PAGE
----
Homity Pie

I considered writing about Horopito (an NZ native bush pepper) or Harissa paste (a North African spicy paste) but just having arrived back in Auckland, where it is damp and dull, I had a hankering after Homity pie.

And not just any old Homity Pie but I was harking back to the one that I used to buy from Cranks restaurant in London. I arrived in London in 1982 and studied and worked in the Bloomsbury area for the next few years. My route took me from Charring Cross past two Cranks outlets before I arrived at Bedford College (Medical Research Unit) or UCL (Psychology Department). The slight detour to Tottenham Court Road was worth it every time. As a vegetarian in the 1980’s these two eating places were like mana from heaven to me and I still have their 1985 book Entertaining with Cranks and the Nadine Abensur book The New Cranks Recipe Book from 1996, although, sadly, the 1982 The Cranks Recipe Book seems to have become lost along the way. Opened in 1961 the Cranks conglomerate was sold to Guinness in 1987 by Kay Canter and Daphne Swann. Cranks has been recognised as a major influence in the spread of vegetarianism, and as Kay and Daphne say in the introduction to their 1985 book, ‘ A crank is a little thing which starts a revolution’.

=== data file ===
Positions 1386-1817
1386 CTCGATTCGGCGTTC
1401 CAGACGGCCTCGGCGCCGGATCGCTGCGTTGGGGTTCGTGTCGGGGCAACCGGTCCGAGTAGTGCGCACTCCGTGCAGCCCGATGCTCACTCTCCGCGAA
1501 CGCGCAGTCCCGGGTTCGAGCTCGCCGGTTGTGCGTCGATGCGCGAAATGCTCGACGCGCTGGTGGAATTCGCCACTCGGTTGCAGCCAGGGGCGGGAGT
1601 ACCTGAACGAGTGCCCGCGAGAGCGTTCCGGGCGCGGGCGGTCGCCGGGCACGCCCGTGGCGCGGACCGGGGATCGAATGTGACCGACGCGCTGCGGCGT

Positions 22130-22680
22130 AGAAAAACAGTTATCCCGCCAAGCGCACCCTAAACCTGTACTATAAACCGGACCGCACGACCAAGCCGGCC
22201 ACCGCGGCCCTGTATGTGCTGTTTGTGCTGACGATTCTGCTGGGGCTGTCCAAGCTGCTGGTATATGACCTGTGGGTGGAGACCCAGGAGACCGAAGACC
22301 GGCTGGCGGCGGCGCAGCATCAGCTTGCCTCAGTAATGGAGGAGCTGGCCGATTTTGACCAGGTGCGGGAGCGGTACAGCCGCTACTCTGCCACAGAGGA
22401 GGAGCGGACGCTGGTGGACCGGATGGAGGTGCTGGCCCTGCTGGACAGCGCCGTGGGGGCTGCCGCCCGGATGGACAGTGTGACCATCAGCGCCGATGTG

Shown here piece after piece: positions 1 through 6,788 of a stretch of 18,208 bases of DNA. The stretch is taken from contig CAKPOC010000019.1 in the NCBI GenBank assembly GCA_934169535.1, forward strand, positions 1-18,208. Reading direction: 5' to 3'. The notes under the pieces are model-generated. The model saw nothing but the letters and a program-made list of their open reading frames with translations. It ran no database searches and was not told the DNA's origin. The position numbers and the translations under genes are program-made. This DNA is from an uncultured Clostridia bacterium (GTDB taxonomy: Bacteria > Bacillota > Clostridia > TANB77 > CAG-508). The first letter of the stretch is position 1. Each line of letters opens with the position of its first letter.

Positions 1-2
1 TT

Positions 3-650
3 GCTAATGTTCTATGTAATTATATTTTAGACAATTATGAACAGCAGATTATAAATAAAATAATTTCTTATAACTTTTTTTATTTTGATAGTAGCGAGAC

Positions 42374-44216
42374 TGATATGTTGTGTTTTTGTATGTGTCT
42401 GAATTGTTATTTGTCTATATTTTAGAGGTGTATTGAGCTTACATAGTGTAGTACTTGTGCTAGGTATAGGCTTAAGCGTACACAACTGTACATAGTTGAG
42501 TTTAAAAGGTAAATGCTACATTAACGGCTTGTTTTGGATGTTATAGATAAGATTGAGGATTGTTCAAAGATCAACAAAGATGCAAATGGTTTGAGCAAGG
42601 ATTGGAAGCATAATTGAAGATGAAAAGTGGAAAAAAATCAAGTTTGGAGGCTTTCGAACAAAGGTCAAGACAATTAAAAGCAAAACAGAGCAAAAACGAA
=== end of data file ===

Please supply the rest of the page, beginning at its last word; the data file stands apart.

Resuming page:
The origins of Homity Pie are unclear. It has been attributed to the Land Girls during the second world war when food supplies were limited and rationing was in place. Alternatively, it has been assigned to the county of Devon as an example of a country vegetable pie. Generally, it is an open vegetable pie, with shortcrust plain or wholemeal pastry and a filling of potatoes, leeks, perhaps peas but always with lots of cheese.

Present day recipes still use a pastry case:

The original Cranks recipe called for wholemeal pastry cases, but by 1986 the recipe was felt to be old fashioned and so the pastry went.

The weekly recipe is the updated ‘healthy’ 1996 recipe for Cranks Homity Pie. I hope you enjoy it.